Tidal interaction between an exoplanet and its host star is a possible pathway to transfer angular momentum between the planetary orbit and the stellar spin. In cases where the planetary orbital period is shorter than the stellar rotation period, this may lead to angular momentum being transferred into the star’s rotation, possibly counteracting the intrinsic stellar spin-down induced by magnetic braking. Observationally, detecting altered rotational states of single, cool field stars is challenging, as precise ages for such stars are rarely available. Here we present an empirical investigation of the rotation and magnetic activity of a sample of planet-hosting stars that are accompanied by wide stellar companions. Without needing knowledge about the absolute ages of the stars, we test for relative differences in activity and rotation of the planet hosts and their co-eval companions, using X-ray observations to measure the stellar activity levels. Employing three different tidal interaction models, we find that host stars with planets that are expected to tidally interact display elevated activity levels compared to their companion stars. We also find that those activity levels agree with the observed rotational periods for the host stars along the usual rotation-activity relationships, implying that the effect is indeed caused by a tidal interaction and not a purely magnetic interaction which would be expected to affect the stellar activity, but not necessarily the rotation. We conclude that massive, close-in planets have an impact on the stellar rotational evolution, while the smaller, more distant planets do not have a significant influence.

Monthly Notices of the Royal Astronomical Society, Advance Access, April 2022

Paper on AU Mic’s space weather ?>

Paper on AU Mic’s space weather

The Alfvén surface of AU Mic (double-lobed shadow) encloses the orbits of the two innermost planets in this simulation (Alvarado-Gomez et al. 2022).

A new study by our Schwarzschild Fellow Dr. Julián Alvarado-Gomez shows that the space weather of AU Mic makes the survival of exoplanet atmospheres very challenging.

Simulating the Space Weather in the AU Mic System: Stellar Winds and Extreme Coronal Mass Ejections

Alvarado-Gómez, Julián D.; Cohen, Ofer; Drake, Jeremy J.; Fraschetti, Federico; Poppenhaeger, Katja; Garraffo, Cecilia; Chebly, Judy; Ilin, Ekaterina; Harbach, Laura; Kochukhov, Oleg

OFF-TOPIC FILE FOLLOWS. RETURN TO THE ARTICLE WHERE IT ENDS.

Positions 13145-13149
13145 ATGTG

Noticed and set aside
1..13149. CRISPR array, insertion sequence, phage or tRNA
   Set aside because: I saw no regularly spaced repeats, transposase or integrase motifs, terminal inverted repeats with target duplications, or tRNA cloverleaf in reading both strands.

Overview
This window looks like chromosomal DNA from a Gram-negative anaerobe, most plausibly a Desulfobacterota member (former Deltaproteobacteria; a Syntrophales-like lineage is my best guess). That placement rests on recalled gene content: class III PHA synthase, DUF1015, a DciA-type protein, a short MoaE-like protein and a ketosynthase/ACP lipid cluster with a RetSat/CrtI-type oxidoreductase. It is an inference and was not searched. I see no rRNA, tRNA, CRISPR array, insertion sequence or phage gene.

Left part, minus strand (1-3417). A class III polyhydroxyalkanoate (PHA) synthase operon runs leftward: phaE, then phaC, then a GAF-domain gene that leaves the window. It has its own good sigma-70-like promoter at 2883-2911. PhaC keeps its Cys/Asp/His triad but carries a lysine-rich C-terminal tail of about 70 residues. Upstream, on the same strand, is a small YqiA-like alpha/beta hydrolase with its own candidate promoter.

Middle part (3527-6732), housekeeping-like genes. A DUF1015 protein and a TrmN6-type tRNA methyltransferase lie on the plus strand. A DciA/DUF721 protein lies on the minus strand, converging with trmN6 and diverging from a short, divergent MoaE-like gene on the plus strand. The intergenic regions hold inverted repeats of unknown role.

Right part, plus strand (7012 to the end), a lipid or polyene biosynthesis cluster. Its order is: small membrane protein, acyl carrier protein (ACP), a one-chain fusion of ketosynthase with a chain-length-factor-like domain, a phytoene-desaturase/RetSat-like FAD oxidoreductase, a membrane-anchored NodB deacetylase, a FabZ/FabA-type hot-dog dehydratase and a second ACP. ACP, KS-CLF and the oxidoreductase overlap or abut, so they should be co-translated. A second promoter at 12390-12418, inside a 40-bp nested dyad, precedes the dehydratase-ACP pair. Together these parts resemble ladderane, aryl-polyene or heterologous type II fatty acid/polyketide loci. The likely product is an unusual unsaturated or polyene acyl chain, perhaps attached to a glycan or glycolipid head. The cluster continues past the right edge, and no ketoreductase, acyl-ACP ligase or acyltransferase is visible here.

Two close-in planets have been recently found around the M-dwarf flare star AU Microscopii (AU Mic). These Neptune-sized planets (AU Mic b and c) seem to be located very close to the so-called “evaporation valley” in the exoplanet population, making this system an important target for studying atmospheric loss on exoplanets. This process, while mainly driven by high-energy stellar radiation, will be strongly mediated by the space environment surrounding the planets. Here we present an investigation of this last area, performing 3D numerical modeling of the quiescent stellar wind from AU Mic, as well as time-dependent simulations describing the evolution of a highly energetic coronal mass ejection (CME) event in this system. Observational constraints on the stellar magnetic field and properties of the eruption are incorporated in our models. We carry out qualitative and quantitative characterizations of the stellar wind, the emerging CMEs, as well as the expected steady and transient conditions along the orbit of both exoplanets. Our results predict extreme space weather for AU Mic and its planets. This includes sub-Alfvénic regions for the large majority of the exoplanet orbits, very high dynamic and magnetic pressure values in quiescence (varying within 102-105 times the dynamic pressure experienced by Earth), and an even harsher environment during the passage of any escaping CME associated with the frequent flaring observed in AU Mic. These space weather conditions alone pose an immense challenge for the survival of exoplanetary atmospheres (if any) in this system.

The Astrophysical Journal, Volume 928, Issue 2, id.147, 12 pp., April 2022